Visual Memories in a Green Frame
An art piece by renowned Saudi artist Abdullah Hammas that captures the essence of a nation. Untitled 11, it dates to 2015. Oil on canvas. 66 x 75 cm. Courtesy the artist and Hafez Gallery.
In the late 1970s, art education became part of the school curriculum, coinciding with the birth of the visual arts movement in Saudi Arabia, supported by a government resolution and a newly found awareness of the arts. This resulted in a qualitative leap from regarding art as merely an individual talent to an understanding of art as a foundational cognitive orientation that can be taught, practiced, and acquired. Arts grew in importance over the decades with th government in 2020 establishing the Visual Arts Commission, under the umbrella of the Ministry of Culture.
Throughout the 90 years since the unification of the Kingdom, the art renaissance movement continued to create a competitive edge that is reflected on the visual scene. It might be true that “the ear loves before the eye sometimes,” as poet Bashar Ibn Burd(714–783) once said, but the eye is often the window to our senses and to the insights of our hearts. Especially if we accept that sight is stimulated by color, shape and form, how they interact and move, and the messages hidden within the details; all of which evoke emotions of a moment that cannot be forgotten.
What is striking in visual arts is the deep and harmonious language shared between visua communication, the philosophy of first impressions, and understanding the fuller picture. When contemplating visual arts, it can be said that the stillness of a painting or an image reflects a vitality created by the viewer and the angle from which the art is viewed.
Very early on, the influence of visual arts surpassed the early stages of luxury, and fast became a necessity. Visual arts became a tool to express identity and symbolism, and moved from being dependent on individual efforts to the sphere of specialized schools and different styles.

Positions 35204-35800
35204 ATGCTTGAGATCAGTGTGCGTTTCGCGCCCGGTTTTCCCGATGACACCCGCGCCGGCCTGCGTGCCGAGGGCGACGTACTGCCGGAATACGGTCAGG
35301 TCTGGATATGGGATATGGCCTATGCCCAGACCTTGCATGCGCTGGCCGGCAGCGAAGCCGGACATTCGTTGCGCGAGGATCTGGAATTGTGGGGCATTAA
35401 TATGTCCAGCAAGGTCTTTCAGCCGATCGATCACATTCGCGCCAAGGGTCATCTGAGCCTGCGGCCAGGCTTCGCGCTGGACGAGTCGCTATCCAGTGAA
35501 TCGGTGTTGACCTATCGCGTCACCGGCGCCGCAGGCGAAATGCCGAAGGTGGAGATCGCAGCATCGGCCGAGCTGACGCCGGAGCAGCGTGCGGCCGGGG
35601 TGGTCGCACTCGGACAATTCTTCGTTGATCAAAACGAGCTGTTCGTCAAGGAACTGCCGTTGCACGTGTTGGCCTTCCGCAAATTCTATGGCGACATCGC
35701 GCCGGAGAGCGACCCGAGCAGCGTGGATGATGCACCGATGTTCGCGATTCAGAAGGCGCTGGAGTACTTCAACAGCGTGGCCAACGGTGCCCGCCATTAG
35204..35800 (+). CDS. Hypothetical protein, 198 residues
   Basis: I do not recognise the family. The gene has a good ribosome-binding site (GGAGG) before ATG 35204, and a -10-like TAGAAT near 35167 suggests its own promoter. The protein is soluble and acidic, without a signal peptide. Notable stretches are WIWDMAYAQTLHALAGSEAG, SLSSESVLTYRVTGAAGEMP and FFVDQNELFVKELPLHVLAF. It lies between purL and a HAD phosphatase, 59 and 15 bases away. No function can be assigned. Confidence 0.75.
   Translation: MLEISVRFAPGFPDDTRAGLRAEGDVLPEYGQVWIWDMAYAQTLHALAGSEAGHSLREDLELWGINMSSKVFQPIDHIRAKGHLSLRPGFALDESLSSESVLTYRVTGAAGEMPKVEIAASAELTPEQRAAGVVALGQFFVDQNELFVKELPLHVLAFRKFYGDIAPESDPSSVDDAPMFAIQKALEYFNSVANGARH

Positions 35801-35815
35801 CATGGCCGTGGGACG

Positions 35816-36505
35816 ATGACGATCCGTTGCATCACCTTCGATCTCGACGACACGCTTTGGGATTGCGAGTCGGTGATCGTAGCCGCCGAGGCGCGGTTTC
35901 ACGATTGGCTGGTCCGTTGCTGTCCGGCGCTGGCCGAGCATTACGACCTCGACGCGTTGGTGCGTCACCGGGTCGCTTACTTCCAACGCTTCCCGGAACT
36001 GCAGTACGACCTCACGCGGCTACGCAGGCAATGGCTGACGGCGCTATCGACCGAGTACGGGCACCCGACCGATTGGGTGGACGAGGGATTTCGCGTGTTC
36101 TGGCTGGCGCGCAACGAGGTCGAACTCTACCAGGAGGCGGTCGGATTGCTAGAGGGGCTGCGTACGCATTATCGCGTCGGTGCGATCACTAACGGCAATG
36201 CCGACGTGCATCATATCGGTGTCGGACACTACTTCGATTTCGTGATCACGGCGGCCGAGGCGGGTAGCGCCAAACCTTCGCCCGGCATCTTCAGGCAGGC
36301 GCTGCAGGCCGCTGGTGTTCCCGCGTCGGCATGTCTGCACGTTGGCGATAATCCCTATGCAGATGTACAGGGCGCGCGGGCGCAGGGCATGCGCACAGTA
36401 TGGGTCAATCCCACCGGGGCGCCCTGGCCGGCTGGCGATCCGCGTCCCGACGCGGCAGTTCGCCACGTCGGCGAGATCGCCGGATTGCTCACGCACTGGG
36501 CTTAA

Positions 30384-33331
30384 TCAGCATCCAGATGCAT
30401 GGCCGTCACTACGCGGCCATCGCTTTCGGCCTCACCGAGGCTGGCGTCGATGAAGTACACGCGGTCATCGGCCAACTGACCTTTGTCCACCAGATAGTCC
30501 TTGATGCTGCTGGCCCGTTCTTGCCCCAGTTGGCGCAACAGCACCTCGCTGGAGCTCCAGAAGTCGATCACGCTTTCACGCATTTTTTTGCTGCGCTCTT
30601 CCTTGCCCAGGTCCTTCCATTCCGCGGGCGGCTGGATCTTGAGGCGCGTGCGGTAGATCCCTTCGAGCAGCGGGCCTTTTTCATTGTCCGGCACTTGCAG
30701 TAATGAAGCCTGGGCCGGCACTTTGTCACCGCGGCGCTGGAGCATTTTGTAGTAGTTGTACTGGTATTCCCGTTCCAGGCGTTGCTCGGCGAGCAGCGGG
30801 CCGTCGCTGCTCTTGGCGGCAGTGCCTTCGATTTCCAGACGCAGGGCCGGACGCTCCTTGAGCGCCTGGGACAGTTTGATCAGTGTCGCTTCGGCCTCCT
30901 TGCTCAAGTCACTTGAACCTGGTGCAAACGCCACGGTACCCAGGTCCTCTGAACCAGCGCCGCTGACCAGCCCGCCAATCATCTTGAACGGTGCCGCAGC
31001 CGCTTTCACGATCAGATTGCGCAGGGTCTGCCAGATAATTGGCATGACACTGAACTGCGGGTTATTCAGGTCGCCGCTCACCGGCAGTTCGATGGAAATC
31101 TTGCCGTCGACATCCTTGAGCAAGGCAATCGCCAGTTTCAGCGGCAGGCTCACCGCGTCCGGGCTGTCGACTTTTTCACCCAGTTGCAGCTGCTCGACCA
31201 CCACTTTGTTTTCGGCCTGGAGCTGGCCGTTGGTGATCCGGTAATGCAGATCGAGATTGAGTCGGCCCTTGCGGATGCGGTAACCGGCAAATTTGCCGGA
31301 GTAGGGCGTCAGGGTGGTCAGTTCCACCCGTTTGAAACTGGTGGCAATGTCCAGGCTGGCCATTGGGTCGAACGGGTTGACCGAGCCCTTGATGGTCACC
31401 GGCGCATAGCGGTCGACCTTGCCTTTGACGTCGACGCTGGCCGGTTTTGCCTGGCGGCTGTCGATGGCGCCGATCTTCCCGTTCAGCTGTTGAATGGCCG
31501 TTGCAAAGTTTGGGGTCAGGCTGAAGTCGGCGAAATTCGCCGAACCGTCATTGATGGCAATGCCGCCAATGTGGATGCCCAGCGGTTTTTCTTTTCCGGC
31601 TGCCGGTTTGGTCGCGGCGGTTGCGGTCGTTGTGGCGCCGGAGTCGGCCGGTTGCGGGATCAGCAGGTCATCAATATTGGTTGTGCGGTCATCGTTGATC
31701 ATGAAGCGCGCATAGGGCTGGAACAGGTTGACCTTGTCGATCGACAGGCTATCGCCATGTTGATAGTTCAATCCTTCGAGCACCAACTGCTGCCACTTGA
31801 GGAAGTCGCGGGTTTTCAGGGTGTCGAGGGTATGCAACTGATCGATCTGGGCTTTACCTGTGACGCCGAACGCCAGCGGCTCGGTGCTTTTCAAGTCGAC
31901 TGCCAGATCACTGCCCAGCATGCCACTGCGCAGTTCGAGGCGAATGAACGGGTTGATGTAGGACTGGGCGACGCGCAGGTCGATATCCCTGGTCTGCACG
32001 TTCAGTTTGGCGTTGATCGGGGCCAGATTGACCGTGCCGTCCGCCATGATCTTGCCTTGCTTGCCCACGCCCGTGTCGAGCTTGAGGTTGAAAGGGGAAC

In parallel to the journey of the various forms of visual arts (painting, photography, sculpture, applied arts and craftsmanship), from conceptualization to embodiment as a tangible product, visual arts in the Kingdom lived through a story of transformation on two levels. The first relates to the impact of art education, and the second to the contribution of other government sectors.
The inclusion of art education in secondary school curriculums in the public sector in 1364 AH, focused on art activities such as copying the masters, rendering, painting landscapes, creating geometric designs, decorative installations, and color mixing. Taking the future of visual arts to higher institutional levels, and leading to the establishment of the Institute of Art Education in Riyadh.
The Saudi Ministry of Culture building is located in Ad Diriyah. Part of the World Heritage Sites List at Unesco, Ad-Dir’iyah, or Diriyah, was the first capital of Saudi Arabia.
On the other hand, this institutional role was supported by the efforts of the General Presidency for Youth Welfare, its clubs in the Kingdom’s regions, and the youth welfare offices and their efforts to activate the artistic movement. This was represented by a distinguished presence, locally and internationally, at competitions and exhibitions for the youth and the elite, and exhibitions of collections and contemporary art.
This effort was further supported by the establishment of associations and institutions interested in the various disciplines of visual arts. While exhibitions, events, special evenings, and individual efforts by pioneering Saudi artists contributed to driving the artistic movement towards more experimental, innovative and advanced spaces. Today we have reached advanced stages in dealing with, and investing in, the visual arts, while also preserving our own unique imprint and our Saudi identity in all products, tools of expression, and manifestations.
All of this stems from the spirit and identity of our homeland. Every cultural expression is first and foremost a national expression through which the artist reflects his or her emotional state at any given moment. This expression then automatically takes its place in the history of art and, in the end, it forms a national history par excellence.
It follows then, that in caring for, and seeking to serve, the visual arts, and in striving to support those who work within its sphere through the Visual Arts Commission, under the supervision of the Ministry of Culture, we do so because visual arts eventually form the building blocks of the memory of history; visual memories in a national green framework towards which all artists and creatives in the Kingdom of Saudi Arabia have played a part.